The Montreal portraits were executed in Montreal during the winter of 2013. The sitting was constructed as a performance space where two individuals sat facing each other, silently or not; sitter, photographer, camera, lights, tape recorder. The questions of what it means to take a photograph and to be photographed were central to the sitting. I had left Montreal in the summer of 1982 and my oldest community of friends and family is still there. These sessions were an opportunity to sit with those people close to me. As a photographer, I depressed the shutter and maintained pressure until a 64 G card was filled. Each session lasted between 20-45 minutes. After completing the photographs, I turned on a tape recorder and recorded the sitter speaking about something important to them. The soundtrack is a combination of 26 people talking.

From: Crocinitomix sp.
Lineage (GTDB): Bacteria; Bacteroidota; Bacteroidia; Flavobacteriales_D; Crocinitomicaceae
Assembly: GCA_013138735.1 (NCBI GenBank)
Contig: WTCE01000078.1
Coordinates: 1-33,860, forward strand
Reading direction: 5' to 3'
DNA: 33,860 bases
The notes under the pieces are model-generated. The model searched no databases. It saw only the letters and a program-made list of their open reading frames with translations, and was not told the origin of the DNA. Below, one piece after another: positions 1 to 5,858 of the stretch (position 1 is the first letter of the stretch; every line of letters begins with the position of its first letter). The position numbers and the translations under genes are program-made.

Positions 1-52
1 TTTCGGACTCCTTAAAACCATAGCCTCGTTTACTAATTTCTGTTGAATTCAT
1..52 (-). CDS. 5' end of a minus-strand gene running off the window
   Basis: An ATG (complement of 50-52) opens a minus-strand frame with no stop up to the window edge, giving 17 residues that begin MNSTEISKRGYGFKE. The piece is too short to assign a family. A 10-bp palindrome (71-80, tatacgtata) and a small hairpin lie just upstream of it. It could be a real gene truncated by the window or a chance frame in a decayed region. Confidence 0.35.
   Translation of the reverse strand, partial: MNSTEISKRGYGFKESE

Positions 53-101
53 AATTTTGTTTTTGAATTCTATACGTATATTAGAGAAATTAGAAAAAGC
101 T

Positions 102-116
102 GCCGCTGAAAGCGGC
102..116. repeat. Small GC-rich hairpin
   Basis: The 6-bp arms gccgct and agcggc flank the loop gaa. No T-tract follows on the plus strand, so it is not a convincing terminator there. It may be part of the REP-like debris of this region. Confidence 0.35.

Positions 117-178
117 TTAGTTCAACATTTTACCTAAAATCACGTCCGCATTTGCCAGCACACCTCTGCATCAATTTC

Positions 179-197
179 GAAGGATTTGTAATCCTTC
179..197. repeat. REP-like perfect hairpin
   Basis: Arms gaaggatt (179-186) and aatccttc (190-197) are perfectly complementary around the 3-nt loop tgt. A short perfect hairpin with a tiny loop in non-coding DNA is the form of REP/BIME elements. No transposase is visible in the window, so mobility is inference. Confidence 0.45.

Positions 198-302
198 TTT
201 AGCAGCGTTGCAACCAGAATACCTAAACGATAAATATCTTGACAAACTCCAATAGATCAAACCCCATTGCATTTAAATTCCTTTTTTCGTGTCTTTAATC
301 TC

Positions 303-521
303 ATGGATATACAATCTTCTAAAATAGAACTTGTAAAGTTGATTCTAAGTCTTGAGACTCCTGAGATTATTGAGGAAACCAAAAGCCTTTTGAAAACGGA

The panel on the left is a video panel of the Portrait session as a slide show constructed from the stills framed next to it. The stills panel plays with the photo-booth four-in-a-sequence format.
The original intention for this piece was to have 26 video panels on walls surrounding a long table with twenty-six loud speakers set in front of chairs. All video and audio would play in a loop. The sound of 26 people talking simultaneously would be heard upon entering the room but single voices could be discerned as one pulled up a chair at the table.